Dissecting Writer/Director Fred Dekker!


Not sure about you, but we've always enjoyed the hell out of the work of Fred Dekker. Dude's an absolute 80s god of accessibly entertaining yet wildly wicked genre authorship. We're talking about movies that have not just withstood the test of time, but in a few instances, have become nothing short of cult-classics. Come on...NIGHT OF THE CREEPS and MONSTER SQUAD...the first two movies Dekker directed? Pure unvarnished gold, the kind of value that only appreciates with each passing year. But don't forget, those aren't the only flicks Dekker ought to be known for. Remember, before getting his name stamped across the back of a director's chair, old Freddy made his bones by hammering away at the typewriter keys. Flicks like HOUSE, IF LOOKS COULD KILL, RICOCHET, ROBOCOP 3, as well as a handful of Tales From the Crypt episodes in the late 80s and early 90s...they're all firmly etched under Dekker's 30 year big and small screen canon. Pretty good for a dude who got rejected by USC and UCLA film school back in the day!

And you know what? Freddy's not dead. In fact, Dekker's back! After going dark for nearly 15 years (since 2002), Freddy has made a torrid return to the world of entertainment. After penning a few Star Trek: Enterprise episodes back in 2001-2002, Dekker has recently announced his involvement with a planned PREDATOR retooling. More promising yet is how he's doing so with longtime writing pal and collaborator Shane Black (MONSTER SQUAD, EDGE).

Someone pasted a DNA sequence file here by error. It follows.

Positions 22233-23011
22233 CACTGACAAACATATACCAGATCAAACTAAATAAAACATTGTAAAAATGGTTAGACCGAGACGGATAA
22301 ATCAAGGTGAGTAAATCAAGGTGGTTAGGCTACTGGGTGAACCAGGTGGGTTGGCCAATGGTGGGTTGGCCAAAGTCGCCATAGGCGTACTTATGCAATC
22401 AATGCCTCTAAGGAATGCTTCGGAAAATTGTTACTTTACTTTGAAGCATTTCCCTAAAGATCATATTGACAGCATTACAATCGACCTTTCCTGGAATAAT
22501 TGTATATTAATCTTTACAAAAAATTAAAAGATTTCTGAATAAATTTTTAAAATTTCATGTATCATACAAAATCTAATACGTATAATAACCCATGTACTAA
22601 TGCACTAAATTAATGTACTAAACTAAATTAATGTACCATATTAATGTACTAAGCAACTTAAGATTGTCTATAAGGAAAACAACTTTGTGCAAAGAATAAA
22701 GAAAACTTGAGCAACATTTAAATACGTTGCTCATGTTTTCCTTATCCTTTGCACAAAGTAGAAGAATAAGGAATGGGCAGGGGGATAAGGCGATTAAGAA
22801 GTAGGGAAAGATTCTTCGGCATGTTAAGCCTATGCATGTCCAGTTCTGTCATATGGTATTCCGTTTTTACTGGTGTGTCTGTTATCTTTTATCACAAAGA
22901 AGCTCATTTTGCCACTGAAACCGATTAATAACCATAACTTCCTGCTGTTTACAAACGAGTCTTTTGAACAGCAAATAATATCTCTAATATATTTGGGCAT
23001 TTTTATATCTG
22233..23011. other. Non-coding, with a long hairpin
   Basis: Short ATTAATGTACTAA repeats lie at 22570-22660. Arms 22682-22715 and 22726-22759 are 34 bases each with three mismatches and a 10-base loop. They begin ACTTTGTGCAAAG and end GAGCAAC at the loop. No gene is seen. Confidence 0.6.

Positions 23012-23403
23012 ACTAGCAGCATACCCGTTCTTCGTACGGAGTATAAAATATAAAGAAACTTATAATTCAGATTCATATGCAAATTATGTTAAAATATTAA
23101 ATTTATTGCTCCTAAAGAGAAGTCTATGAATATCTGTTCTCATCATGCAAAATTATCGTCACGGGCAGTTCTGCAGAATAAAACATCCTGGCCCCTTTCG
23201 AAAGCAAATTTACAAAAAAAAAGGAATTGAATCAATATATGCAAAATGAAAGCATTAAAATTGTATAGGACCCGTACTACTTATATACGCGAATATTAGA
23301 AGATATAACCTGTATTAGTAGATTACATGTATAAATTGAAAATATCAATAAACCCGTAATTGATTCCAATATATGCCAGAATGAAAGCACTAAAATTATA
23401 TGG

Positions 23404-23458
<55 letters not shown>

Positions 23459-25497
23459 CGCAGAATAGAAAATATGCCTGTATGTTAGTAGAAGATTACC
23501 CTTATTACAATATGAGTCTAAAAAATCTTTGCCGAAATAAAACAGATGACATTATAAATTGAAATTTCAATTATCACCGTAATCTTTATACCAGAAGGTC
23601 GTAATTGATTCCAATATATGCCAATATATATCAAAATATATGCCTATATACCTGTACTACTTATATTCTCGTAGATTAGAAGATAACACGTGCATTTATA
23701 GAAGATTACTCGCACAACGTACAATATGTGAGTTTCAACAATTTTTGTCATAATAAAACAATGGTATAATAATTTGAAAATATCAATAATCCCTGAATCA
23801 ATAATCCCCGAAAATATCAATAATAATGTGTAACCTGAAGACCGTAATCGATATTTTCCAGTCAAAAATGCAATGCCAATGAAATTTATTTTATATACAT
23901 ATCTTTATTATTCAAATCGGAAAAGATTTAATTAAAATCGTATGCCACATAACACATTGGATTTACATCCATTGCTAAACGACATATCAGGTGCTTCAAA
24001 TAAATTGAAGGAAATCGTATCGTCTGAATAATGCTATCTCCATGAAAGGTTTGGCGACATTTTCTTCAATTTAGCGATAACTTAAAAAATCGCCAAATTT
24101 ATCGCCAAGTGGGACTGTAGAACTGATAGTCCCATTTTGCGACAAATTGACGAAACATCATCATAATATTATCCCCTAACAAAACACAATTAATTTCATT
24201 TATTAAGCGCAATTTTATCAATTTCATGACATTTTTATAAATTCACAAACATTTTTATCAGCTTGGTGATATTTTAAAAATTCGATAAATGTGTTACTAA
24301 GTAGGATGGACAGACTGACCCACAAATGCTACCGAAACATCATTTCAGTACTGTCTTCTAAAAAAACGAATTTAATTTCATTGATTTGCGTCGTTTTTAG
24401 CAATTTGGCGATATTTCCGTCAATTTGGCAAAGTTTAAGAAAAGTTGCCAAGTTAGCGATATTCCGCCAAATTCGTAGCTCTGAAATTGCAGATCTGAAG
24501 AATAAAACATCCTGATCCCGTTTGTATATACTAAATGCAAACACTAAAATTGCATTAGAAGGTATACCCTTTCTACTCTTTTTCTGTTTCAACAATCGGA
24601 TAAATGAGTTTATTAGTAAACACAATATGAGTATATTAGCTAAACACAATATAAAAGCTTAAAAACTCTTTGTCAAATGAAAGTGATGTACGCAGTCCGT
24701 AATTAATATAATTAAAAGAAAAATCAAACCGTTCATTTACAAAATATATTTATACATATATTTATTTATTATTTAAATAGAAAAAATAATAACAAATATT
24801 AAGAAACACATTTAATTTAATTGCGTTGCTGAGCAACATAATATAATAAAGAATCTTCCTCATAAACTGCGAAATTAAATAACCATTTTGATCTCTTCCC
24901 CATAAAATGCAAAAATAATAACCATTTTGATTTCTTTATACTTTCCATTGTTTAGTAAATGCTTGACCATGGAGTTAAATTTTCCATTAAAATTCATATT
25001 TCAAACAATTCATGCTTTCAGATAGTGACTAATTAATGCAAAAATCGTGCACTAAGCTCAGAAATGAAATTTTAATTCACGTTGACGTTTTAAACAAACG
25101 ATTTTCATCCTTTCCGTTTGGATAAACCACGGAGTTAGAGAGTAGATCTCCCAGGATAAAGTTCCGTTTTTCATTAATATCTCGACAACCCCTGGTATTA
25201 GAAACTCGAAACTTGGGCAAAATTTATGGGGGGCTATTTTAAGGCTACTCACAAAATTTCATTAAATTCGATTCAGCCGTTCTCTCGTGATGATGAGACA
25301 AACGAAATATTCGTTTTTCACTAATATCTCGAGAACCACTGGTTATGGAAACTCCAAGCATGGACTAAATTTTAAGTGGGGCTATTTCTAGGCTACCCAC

Of course, we're just scratching the surface. The lower you go, the deeper we'll get in the Dissecting the illustrious genre career of one Fred Dekker!



Since he not only wrote, but also directed both, it'd be pretty feckless to argue against NIGHT OF THE CREEPS and MONSTER SQUAD being Dekker's most influentially entertaining of all his film credits. Real shite, these are not only sturdily durable pieces of 80s entertainment, but undeniably formative films for many children of the 80s, myself included. I can't tell you how many times I clocked both, particularly MONSTER SQUAD, on the continuous HBO loop in ran on back in the halcyon days of home entertainment. And every time it came on, you bet your wolfman nards we all checked the f*ck in!

But back to NIGHT OF THE CREEPS for a minute. Oh my, what a resoundingly pitch perfect echo of humor and horror...dark humor and even blacker horror. And by black we mean those nasty, slimy, brain-eating-alien-parasite-slugs that rapidly squirm about and attack scores of dare I say mindless teenagers. So damn great. The wry, laconic sense of humor displayed by genre vet Tom Atkins never fails to elicit a smile...just as that squeamishly icky bathroom scene in which an onslaught of black slugs slither their way into a stall and grossly invade a kid never fails to induce a wince. And notice the word slither used to describe such. No doubt about it, the 2006 movie SLITHER is nothing more than a glorified remake of NIGHT OF THE CREEPS, despite what anyone says to the contrary.